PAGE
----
Dr. Burke, a primary care physician, is seeing Mrs. Carter during a return visit to evaluate a new medication and exercise regimen she has recommended for Mrs. Carter’s osteoarthritis of the knee. Mrs. Carter is very pleased and mentions that she is now able to work in her garden again.
Dr. Burke uses a version of the electronic medical record (EMR) that facilitates narrative notes in addition to check-off options. She adds the comment, “Able to work in garden again,” to her progress note for the visit.
On the next visit, Dr. Burke reviews her previous note and asks Mrs. Carter at the beginning of the session, “And how is your garden coming along?” Mrs. Carter is pleased that the doctor remembered her favorite hobby.
Dr. Gold, another primary care physician, has an identical encounter with his own osteoarthritis patient, Mrs. Carter. The form of EMR he uses makes it very complicated to add narrative notes and favors check-off boxes. He clicks on the box, “Joint function: improved.”
During the next follow-up visit, Dr. Gold cannot remember whether it was Mrs. Carter or one of his other patients who liked to garden. He decides to play safe and not bring up the subject.
Most experts are enthusiastic about the potential of the EMR to improve quality of care and reduce costs. What impact will the EMR have on the patient-physician relationship? As the above hypothetical and anecdotal cases study suggest, that depends.
I am simplifying greatly in suggesting that there is such a thing as thepatient-physician relationship that might be altered by new developments. Different models for the relationship have been proposed and debated . For this discussion I am assuming that the “traditional” relationship has three important elements—first, the patient’s awareness of the physician’s fiduciary duty to serve the patient’s health-related interests; second, the patient’s sense of being treated as a unique person and not simply as a case of medical disease; and finally, an openness to active give-and-take, with patients participating in therapeutic decisions to the extent that they wish.
The EMR is only one of a series of innovations that promise to affect the patient-physician relationship in ways that may be without precedent. The field of bioethics has always shown a great interest in anticipating the ethical consequences of new medical technologies—from organ transplantation and mechanical ventilation, to stem cells and nanoparticles. The field has shown less proclivity for investigating new forms of personal and social relationships .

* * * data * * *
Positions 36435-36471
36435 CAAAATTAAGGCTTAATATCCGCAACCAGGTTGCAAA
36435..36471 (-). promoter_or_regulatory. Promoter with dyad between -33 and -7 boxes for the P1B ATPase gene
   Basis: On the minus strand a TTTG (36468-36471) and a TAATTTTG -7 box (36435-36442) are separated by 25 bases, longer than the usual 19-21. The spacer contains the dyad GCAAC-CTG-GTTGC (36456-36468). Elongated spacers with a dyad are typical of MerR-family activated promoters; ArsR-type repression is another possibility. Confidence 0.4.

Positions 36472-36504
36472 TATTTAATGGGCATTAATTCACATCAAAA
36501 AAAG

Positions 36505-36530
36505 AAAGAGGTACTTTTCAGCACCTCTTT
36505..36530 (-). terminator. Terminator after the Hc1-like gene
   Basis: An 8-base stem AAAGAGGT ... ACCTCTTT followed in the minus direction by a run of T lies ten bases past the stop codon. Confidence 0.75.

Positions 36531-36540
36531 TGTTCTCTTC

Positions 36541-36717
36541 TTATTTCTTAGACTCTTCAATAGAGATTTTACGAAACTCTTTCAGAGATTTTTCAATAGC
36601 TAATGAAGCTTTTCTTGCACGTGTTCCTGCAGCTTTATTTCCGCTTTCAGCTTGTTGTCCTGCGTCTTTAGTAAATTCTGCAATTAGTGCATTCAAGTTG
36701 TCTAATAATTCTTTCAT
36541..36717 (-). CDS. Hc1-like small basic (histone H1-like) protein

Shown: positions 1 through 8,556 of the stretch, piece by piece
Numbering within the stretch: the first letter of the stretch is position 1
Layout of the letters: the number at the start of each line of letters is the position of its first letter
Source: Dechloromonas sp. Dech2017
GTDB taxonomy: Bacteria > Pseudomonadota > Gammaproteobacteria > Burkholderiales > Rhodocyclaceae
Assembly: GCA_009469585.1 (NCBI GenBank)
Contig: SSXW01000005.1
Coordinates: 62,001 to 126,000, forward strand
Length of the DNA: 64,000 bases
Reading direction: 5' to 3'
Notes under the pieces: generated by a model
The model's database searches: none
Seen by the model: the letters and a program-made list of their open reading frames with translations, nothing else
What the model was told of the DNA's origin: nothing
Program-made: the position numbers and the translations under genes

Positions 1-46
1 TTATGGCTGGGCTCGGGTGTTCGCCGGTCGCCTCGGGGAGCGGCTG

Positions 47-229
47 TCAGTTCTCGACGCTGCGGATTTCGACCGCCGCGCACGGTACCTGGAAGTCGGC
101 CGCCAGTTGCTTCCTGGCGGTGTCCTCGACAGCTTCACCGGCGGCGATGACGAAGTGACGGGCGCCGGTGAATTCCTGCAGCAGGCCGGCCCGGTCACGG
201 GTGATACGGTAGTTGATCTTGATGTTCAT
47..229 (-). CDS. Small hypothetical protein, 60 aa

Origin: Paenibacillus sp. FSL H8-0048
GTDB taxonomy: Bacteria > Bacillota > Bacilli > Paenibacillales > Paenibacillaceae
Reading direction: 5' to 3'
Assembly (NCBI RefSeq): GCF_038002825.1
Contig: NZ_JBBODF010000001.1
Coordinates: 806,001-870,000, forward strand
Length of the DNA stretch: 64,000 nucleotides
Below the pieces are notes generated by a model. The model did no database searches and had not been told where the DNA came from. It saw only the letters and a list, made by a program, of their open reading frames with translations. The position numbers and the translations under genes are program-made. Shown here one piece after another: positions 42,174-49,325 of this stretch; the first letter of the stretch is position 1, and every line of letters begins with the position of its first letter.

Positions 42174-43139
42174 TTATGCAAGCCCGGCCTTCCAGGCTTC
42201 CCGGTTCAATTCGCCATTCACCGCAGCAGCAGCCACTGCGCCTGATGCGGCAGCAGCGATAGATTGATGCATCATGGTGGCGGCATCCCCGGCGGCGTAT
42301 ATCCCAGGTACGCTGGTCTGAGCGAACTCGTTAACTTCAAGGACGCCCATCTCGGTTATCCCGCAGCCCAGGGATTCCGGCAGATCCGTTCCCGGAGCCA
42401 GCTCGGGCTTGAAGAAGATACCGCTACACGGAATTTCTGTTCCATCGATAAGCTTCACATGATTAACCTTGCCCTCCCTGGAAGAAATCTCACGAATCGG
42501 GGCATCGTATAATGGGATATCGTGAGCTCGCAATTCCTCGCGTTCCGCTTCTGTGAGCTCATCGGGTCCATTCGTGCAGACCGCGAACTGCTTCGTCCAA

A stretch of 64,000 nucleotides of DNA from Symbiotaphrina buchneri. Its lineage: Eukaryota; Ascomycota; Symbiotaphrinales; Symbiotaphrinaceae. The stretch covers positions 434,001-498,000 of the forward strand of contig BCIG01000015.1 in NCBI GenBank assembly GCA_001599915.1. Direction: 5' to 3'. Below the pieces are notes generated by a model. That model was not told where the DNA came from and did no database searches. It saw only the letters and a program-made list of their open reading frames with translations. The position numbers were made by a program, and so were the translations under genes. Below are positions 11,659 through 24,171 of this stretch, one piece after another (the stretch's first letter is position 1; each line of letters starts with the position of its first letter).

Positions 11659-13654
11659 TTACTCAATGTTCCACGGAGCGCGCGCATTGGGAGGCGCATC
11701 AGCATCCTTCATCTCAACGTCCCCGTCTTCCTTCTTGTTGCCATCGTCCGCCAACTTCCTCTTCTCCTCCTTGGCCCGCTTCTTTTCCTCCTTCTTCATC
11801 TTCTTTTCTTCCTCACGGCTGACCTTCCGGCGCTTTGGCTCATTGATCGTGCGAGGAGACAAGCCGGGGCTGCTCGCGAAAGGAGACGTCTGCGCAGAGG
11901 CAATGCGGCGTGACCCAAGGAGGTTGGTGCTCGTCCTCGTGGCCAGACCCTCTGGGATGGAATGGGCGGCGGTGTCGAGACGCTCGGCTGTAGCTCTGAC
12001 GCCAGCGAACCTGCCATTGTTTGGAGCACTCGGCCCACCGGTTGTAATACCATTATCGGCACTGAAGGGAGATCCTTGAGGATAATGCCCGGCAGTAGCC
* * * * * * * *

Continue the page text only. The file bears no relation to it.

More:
Bioethics’ neglect of relationships may mirror its lack of interest in primary-care issues. Subspecialty practice often defines itself in terms of its technological tools. Primary-care practice defines itself in terms of the relationship, with the patient at its core. Thus, continuity of care and personalized care are definitive features of primary care.
It is past time to be exploring the impact recent innovations are likely to have on the relationship. One way of focusing the discussion is to look at the idea of the “medical home” and pay-for-performance (P4P).
The Medical Home
Developed in pediatrics as a model for caring for special-needs children, the medical-home concept has now been embraced in family medicine and general internal medicine and has caught the interest of health policy analysts . The enthusiasm is driven by the realization that most patients suffer from one or more chronic illnesses, and the U.S. system does a poor job of managing those patients and their illnesses. The medical home promises a number of features that could help the system do a better job.
- Patient-centered care, such as same-day scheduling and ease of access by telephone, e-mail, and Internet.
- EMR and aggressive quality monitoring.
- Interdisciplinary team care.
- Coordination of care, whether delivered on-site or referred outside.
- Focus on prevention and health education, including group visits.
These components should not obscure the basic idea of the medical home. Home is a place in which we feel welcomed. If patients do not experience a welcoming environment when they arrive, the other features, however impressive, will not accomplish what is needed.